‘Beckett’ is an action-packed thriller set against a political background in Greece. It’s about an ordinary man in the wrong place at the wrong time.
Starring John David Washington, the unfortunate protagonist is trapped in an extraordinary scenario. While on vacation in a remote hilly region of Greece with his girlfriend April (Alicia Vikander), his car slips off the road and lands through the roof of a house. The crash kills his girlfriend immediately, and just before he could faint, in his emergency, he sees a young boy being whipped away from the scene by a woman.
He later wakes up in a hospital, and while telling details about the accident to the police, he is told to his surprise that the house where he and April had crashed was an abandoned one. He later visits the scene of the accident only to be shot by people with weapons, and they include the police officer who was supposed to help him.
Caught unexpectedly, he runs for his life. In the process, he breaks his arm and is wounded by a gunshot. In his desperate attempt, he decides to contact the US Embassy for protection, only to be told that help could only reach him a day later.
To speed up the process, Beckett decides to travel from the mountain top to the embassy in Athens. Along the way, he realizes that the boy he had seen at the scene of the accident was kidnapped for a political agenda. Therefore, his and the lives of the several people who help him during his journey are also in danger.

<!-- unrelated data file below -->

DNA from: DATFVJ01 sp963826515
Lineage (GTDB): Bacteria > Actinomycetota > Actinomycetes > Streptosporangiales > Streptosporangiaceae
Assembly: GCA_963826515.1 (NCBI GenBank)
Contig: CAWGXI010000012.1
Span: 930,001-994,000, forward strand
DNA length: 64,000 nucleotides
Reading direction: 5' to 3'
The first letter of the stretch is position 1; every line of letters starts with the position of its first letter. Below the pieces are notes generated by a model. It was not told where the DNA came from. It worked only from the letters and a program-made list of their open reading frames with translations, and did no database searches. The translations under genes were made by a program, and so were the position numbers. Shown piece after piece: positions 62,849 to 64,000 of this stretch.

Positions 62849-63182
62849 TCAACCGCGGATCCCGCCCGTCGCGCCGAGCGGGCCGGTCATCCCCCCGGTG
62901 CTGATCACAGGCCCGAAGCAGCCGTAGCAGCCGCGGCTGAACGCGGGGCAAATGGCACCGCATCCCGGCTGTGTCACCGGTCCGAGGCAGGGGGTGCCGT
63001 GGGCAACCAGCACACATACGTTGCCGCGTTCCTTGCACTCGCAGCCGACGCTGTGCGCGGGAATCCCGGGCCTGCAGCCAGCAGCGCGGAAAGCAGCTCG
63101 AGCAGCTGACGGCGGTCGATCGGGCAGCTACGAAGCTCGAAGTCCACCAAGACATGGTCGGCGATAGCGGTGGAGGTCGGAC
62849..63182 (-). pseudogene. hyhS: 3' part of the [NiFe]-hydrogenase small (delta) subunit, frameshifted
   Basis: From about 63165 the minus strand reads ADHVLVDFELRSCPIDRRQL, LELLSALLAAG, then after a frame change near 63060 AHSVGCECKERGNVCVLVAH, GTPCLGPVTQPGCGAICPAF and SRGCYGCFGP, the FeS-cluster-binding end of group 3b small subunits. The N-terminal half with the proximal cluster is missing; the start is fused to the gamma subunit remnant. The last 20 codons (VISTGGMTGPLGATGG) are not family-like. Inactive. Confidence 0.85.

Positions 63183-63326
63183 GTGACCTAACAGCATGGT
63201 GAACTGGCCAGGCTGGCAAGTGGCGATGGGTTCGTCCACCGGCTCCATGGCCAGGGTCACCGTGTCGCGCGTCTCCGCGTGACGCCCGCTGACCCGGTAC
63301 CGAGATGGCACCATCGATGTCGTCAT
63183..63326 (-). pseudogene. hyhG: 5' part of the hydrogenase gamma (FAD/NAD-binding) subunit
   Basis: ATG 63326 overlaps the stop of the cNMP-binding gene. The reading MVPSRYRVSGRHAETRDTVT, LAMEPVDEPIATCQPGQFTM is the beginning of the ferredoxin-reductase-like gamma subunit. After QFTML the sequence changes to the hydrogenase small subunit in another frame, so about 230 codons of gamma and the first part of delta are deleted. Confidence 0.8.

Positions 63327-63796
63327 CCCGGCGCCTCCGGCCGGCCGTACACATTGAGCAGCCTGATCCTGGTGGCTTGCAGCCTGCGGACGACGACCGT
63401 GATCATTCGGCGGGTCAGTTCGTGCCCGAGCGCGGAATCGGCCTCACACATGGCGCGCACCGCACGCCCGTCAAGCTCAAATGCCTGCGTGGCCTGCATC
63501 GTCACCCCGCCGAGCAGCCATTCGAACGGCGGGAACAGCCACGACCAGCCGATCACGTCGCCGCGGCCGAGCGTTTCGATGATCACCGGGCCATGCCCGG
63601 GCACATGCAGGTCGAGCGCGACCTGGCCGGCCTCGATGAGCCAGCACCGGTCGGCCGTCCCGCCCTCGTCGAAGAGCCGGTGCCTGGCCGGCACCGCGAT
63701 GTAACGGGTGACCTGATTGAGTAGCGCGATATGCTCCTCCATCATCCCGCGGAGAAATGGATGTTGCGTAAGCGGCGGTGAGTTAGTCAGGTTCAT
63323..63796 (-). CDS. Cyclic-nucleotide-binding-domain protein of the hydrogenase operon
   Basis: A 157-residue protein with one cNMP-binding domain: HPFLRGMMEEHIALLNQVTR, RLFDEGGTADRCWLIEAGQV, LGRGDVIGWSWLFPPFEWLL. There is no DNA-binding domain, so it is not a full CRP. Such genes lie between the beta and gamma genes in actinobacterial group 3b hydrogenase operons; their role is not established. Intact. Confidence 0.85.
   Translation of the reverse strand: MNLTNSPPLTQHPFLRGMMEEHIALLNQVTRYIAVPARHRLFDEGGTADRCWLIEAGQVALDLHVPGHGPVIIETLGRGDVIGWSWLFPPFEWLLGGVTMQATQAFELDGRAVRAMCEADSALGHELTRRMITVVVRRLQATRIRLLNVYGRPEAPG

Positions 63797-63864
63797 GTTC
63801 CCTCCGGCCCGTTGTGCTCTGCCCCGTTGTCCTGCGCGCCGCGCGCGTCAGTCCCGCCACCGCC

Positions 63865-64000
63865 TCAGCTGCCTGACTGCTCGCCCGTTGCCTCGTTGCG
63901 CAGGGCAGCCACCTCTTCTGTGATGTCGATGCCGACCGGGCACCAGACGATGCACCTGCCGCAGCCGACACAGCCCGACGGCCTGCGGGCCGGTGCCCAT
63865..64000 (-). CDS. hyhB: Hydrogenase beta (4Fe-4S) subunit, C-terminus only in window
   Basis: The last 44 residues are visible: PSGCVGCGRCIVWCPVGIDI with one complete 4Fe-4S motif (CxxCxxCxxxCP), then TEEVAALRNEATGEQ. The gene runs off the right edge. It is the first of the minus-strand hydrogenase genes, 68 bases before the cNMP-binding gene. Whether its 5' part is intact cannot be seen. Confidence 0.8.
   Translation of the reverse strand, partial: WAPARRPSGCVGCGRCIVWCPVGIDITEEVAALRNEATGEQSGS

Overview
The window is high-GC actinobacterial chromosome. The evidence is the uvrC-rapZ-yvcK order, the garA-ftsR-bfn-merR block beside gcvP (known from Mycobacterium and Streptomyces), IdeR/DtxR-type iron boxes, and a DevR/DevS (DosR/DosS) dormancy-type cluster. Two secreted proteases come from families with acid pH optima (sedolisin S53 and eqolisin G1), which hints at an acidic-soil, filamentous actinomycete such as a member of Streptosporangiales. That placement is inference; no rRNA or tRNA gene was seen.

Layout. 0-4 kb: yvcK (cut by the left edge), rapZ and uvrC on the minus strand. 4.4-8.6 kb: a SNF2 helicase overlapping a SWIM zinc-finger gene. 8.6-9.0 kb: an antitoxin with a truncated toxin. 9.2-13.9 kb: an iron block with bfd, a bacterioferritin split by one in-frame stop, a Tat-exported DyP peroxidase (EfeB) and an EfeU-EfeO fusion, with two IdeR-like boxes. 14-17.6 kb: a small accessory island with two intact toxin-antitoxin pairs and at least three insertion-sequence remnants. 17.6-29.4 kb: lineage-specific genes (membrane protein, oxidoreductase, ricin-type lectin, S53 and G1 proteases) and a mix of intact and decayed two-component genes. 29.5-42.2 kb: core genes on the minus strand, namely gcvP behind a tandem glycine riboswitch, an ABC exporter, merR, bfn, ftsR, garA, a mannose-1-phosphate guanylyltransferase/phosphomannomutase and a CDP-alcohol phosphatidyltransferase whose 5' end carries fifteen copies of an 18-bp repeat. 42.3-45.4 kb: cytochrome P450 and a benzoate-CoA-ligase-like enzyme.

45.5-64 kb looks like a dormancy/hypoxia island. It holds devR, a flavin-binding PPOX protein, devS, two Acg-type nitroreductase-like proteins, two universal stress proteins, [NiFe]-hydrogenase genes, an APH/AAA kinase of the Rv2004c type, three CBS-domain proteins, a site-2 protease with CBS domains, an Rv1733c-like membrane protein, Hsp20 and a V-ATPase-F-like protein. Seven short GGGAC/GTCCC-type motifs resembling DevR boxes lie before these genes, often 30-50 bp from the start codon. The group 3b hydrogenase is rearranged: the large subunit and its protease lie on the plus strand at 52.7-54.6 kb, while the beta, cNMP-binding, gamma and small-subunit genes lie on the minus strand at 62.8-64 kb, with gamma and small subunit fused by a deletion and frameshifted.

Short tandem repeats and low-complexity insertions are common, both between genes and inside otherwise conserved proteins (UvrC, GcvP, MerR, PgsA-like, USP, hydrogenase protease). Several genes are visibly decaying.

It is during the film’s second act, which is the cat-and-mouse hunt between the police officer and Beckett, that we realize that the film is set against the backdrop of the fight against austerity in Greece, which involved a series of demonstrations and general strikes.
The plot of the film may seem simple without gimmicks, spectacular visual effects or over-the-top stunts, the narrative is fluid and striking. It does not give you time to think about how Beckett was transformed from a victim of a terrible accident into a refugee on the run into an unconscious hero. You will be drawn with him into his journey.
Seeing the injured Beckett navigate through the streets and people’s hearts despite a lack of language skills is what makes you root him. The action scenes where he fights his pursuers in rustic survival knock-down attempts are what make him the underdog one rejoices with.
Alicia Vikander, in a sweet romantic role as April, leaves her impression that lasts to the last. Yes, you remember her presence in the last act as the camera focuses on Beckett’s palm where you see the heart she had drawn.
Vicky Krieps, who plays a casual political activist, is charming but wasted in this film. Her interactions with Washington, despite being humane, lack the weight of a great artist.
Director Ferdinando Cito Filomarino and his film photographer, Sayombhu Mukdeeprom, have creatively edited the film. Each frame ingeniously captures the meticulous but inherent elements of the narrative.
Overall, Beckett is a simple, yet great thriller.
–By Troy Ribeiro